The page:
It honestly looked a little shaky for French tech-death band Dysmorphic. Some may remember way back in ye olden days of 2013 I actually reviewed the group’s first release via Unique Leader, A Notion of Causality, at this here very web site. In the five years since, the band have gone through periods of relative radio silence and some serious lineup changes, with a new drummer and guitarist, and also including the return of a vocalist who had left the band prior to that first release.

Late November would finally see the realization of all that effort, when five years after A Notion Of Causality, Dysmorphic were able to put out their sophomore followup in the form of An Illusive Progress, a more focused, vicious, and blue-and-green-hued album than their previous release and one that sees them bringing themselves very much in-line with many of their fellow tech-death compatriots with ten tracks of head-spinning tech-death…and one intro. Continue reading »

Dec 122018
 


Coffin Birth

 

(DGR continues a week-long effort to catch up on reviews before immersing himself in year-end LISTMANIA, with two more write-ups today. Additional installments of this collection will be added throughout what’s left of this week.)

 

Coffin Birth – The Serpent Insignia

It’s easy to imagine that Coffin Birth initially grabbed a lot of headlines based on the almost jaw-dropping resumes of the musicians involved: The band are constructed out of a large chunk of the current Hour Of Penance lineup, a foundational pillar of Fleshgod Apocalypse (and a former Hour Of Penance member), and a vocalist whose credits are vast amongst the death metal scene, including Beheaded as well as being credited on Metal-Archives with having appeared on a Hydrocephalic release, which is something I haven’t thought about since that initial 2010 demo hit with Matti Way of Pathology handling vocals. Continue reading »

Dec 112018
 


Sadist

 

(DGR resumes an effort he began last month to catch up on reviews before immersing himself in year-end LISTMANIA. Additional installments of this collection will be added throughout what’s left of this week.)

I think I’ve done it. I think I’m finally free. I think I’ve finally managed to — not really — clear my review slate and can actually start working on the ridiculous exercise that is my year-end list extravaganza.

What follows, in this part and a few more to follow it this week, may prove to be my final collection of reviews, but you never know what we’ll stumble upon after this and find ourselves going, “Wait, we really didn’t cover that?”. Hell, there’s a few of those in this one, but there’s also a group of more recent November releases that were pretty much slammed onto my review desk with such force that they’re currently on the floor below and I have to research how to get a new desk… and replace a hole in my floor.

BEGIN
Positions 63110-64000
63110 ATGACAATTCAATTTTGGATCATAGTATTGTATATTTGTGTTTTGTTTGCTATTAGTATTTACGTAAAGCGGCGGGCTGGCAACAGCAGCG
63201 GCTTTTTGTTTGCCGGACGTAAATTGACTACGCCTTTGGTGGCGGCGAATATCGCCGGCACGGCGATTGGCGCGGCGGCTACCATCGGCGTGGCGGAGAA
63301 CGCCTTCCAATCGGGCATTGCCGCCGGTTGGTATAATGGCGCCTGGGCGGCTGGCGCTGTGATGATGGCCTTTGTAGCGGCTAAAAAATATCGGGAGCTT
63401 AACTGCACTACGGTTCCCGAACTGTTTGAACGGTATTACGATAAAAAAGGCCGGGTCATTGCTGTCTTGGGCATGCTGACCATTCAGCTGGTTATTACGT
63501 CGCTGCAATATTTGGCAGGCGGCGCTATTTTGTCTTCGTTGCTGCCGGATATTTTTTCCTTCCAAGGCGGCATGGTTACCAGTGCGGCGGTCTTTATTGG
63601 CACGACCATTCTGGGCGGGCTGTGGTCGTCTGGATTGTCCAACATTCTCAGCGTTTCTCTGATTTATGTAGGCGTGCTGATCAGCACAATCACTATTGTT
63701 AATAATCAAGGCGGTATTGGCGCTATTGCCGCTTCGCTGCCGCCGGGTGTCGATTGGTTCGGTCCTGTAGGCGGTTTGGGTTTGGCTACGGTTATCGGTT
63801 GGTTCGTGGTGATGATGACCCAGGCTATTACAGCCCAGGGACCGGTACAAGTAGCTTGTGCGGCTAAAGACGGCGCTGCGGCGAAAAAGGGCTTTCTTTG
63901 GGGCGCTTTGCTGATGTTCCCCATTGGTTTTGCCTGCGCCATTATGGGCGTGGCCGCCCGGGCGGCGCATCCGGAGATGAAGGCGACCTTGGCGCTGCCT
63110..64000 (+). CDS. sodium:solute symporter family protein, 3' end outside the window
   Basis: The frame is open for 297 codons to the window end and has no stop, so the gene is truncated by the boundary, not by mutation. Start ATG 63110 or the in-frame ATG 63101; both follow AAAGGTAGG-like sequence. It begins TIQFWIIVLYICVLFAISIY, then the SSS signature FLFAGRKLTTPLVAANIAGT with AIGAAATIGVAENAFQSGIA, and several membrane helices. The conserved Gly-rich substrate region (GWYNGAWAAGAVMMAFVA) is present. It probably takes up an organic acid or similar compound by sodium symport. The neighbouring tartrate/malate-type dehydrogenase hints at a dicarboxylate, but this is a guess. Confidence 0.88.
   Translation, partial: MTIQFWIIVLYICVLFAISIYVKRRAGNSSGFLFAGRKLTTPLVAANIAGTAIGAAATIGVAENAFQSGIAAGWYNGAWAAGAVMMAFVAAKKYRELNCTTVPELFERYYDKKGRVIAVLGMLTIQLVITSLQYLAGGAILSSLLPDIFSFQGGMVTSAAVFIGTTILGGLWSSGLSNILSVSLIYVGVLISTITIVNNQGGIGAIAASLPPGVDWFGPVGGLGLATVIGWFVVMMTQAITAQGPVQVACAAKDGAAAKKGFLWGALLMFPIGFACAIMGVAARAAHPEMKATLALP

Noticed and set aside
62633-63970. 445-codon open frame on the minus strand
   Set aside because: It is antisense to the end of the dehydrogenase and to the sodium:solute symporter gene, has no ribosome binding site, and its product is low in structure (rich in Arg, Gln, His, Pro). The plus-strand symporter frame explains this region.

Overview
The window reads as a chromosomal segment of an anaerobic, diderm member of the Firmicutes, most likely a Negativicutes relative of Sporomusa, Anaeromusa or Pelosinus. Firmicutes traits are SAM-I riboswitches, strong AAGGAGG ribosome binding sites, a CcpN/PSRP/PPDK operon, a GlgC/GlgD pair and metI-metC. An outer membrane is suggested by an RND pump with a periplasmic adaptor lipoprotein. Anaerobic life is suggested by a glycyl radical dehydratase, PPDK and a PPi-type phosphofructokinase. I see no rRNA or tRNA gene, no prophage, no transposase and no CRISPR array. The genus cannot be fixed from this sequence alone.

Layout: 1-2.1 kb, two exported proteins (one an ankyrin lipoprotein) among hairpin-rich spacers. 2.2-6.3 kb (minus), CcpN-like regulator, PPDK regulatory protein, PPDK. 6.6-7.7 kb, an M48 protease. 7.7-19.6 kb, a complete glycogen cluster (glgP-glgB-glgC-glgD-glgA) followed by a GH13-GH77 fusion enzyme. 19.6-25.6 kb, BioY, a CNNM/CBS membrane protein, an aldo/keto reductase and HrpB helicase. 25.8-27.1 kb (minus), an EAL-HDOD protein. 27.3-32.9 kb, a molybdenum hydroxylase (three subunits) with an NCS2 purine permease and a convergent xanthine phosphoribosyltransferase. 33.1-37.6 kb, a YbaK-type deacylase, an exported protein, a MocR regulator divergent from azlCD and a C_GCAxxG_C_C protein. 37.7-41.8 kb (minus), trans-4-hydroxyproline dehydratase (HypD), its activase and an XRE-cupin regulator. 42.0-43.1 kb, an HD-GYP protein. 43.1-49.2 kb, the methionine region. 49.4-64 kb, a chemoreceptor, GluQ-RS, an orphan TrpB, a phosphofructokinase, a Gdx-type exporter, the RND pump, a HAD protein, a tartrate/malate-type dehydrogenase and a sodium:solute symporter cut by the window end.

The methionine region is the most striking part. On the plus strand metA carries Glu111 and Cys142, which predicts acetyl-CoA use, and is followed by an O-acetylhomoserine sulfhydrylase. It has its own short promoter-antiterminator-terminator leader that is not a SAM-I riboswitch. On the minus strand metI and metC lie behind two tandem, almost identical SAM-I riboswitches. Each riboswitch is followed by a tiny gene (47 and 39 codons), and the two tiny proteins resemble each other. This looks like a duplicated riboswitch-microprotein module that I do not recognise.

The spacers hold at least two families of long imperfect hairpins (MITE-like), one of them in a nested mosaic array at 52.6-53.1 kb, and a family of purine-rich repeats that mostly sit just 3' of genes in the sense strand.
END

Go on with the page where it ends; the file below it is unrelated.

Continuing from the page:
I guess that’s what happens when your tastes are made brutally apparent over the time spent writing for a site.

As before, this assembly has a whole lot of world traveling in it, but it also lets me return to my own home state for quite a few of them as well. So, if you’re looking for one final collective of death metal across all spectrums, or a few musical digs into a group’s history, then this final wrap-up should have you covered. Continue reading »

Dec 102018
 

 

(Here’s Vonlughlio’s review of the new album by the Australian band Habitual Depravity.)

This time around I was given the opportunity to do a small review for the band Habitual Depravity‘s debut album Realms of Abysmal Servitude, which will be released via Reality Fade Records on December 30th.

This project was started in Australia by Jono, and in 2017 the same label (Reality Fade) released a two-song promo, which was well-received and got a lot of us hoping for a full-length release soon. So when the announcement of the debut album was made in early 2018 I was stoked, especially because we learned that the drummer for this effort would be none other than Lord Marco Pitruzzella (Abuse, Hunhau Mitnal, Neurogenic, Six Feet Under, Sleep Terror, ex-Vital Remains, ex-The Faceless), who is one talented speedster behind the kit. Continue reading »

Dec 062018
 

 

Majestic Downfall‘s new album, Waters Of Fate, will be released on December 7th by Solitude Productions and Weird Truth Productions in Europe and Asia, and by Chaos Records in the Americas. It consists of five tracks and 52 minutes of music, and the European/Asian version of the album includes one further bonus track for a total playing time of over an hour.

You can lose yourself in this album very easily. The four long songs of doom/death and one brief interlude that make up the Americas version of the record are staggeringly intense and atmospherically immersive, and the melodies are powerfully alluring, but the music will prove especially appealing to listeners with a taste for crushing heaviness and soul-splintering sorrow.

As you’re about to hear — because the album will become available for streaming in full today — there is tear-stained beauty to be found here, and passages of epic yet bleak grandeur, but this is an album that will dash your fondest hopes and smother your budding joys in their crib. Continue reading »